Over the past two years the Nintendo 3DS e-shop has quietly matured into a home for a number of high calibre games.
Sneaking in at the tail end of 2012 was Way Forward’s Mighty Switch Force, the tale of cyborg enforcer Patricia Wagon and her attempt to round-up some naughty escaped prisoners. The game’s challenging combination of action, puzzling and platforming made it an immediate hit and an early flag bearer for the console’s downloadable service. It also made waves due to its retro aesthetic and genuinely effective use of 3D.
Hopes for Mighty Switch Force 2 were high and it’s pleasing to say that Way Forward’s sequel retains the style, exuberance and energy of the original.
The core game-play is fundamentally the same but a number of new features make this a distinct and worthy follow up. This time round Patricia’s laser had been replaced with a water hose gun, its effect on enemies remains the same but it requires a little more nuance to control, the arc of the jet often needing the gentle touch.
The hose gun’s abilities are directly tied to the new environmental additions. The 3D block switching mechanic returns, but there are also new block types that can be burned or melted or, most impressively, used to direct your shots through a network of pipes.
These new features are interesting in themselves, but it’s when they are combined that Mighty Switch Force 2 comes into its own, creating an array of challenging and inventive scenarios that require a heady mix of dexterity and foresight.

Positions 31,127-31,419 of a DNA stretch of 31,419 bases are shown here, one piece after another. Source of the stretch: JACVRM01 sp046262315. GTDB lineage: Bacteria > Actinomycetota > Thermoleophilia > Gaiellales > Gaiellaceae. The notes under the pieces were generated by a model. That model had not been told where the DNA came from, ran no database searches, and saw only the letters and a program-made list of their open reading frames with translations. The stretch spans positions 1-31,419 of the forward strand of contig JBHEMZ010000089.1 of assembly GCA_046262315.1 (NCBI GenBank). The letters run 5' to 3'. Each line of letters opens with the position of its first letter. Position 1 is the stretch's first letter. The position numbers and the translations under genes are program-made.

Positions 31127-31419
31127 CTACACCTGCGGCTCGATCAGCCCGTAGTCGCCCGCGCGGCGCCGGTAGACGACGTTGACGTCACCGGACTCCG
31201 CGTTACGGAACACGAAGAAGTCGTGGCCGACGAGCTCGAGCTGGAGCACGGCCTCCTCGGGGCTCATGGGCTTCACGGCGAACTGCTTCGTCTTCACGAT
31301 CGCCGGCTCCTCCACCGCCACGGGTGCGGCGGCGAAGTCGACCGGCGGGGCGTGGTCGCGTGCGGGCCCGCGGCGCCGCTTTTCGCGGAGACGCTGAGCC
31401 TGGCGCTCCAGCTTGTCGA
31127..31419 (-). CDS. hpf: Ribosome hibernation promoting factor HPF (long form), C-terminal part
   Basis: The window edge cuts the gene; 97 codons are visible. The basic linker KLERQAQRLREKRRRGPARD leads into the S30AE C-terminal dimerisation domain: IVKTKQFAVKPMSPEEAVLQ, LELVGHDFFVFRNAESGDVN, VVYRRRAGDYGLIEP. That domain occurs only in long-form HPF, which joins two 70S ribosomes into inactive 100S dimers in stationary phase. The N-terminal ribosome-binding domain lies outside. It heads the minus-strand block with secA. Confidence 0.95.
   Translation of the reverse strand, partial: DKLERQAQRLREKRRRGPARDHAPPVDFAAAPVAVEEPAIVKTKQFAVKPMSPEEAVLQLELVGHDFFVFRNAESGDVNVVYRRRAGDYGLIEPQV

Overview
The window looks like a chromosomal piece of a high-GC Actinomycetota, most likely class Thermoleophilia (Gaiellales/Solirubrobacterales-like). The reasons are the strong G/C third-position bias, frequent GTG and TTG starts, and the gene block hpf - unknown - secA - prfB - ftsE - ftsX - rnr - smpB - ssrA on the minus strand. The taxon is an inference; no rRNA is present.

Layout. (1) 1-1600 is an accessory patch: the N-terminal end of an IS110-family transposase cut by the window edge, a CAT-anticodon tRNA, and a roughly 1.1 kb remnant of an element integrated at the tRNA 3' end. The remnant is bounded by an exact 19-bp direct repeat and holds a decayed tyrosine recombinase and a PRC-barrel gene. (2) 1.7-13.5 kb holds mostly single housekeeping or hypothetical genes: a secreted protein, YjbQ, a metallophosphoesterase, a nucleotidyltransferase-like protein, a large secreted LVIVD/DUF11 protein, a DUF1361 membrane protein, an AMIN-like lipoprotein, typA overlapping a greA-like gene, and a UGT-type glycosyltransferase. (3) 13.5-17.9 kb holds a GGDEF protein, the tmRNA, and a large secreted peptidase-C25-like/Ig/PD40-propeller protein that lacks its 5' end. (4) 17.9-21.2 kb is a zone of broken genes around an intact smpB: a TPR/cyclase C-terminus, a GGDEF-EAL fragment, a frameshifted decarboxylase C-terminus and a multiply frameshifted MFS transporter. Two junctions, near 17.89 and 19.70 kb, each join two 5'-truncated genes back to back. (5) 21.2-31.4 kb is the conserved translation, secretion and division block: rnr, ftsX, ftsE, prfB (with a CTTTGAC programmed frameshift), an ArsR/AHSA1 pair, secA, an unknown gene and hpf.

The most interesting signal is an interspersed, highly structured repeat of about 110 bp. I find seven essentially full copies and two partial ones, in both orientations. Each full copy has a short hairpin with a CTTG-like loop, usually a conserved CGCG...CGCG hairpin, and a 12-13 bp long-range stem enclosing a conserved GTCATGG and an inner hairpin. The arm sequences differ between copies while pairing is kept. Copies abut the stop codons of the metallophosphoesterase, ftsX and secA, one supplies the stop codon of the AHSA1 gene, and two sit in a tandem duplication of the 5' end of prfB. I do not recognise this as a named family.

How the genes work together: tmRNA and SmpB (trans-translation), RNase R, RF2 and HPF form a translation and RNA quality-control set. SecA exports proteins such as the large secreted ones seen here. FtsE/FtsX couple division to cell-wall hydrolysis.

Like its predecessor, Mighty Switch Force 2 is not a long game, but it still manages to provide variety. Some levels are linear action pieces, others focused around arena type exploration. But although short, replay value is assured. Each level has cruelly set par completion time that at first seems impossible, but with practice (and a good memory) can be overcome. There’s also a hard to find baby to rescue in each level, as you do.
Visually and aurally the game is top class. The sprite based visuals are gorgeous (again beautiful in 3D) and Jake Kaufman returns with another excellent score that shoves a rocket up the 16-bit era. There’s also some brief but delightful voice-work, with Patricia’s natty one-liners always providing a smile.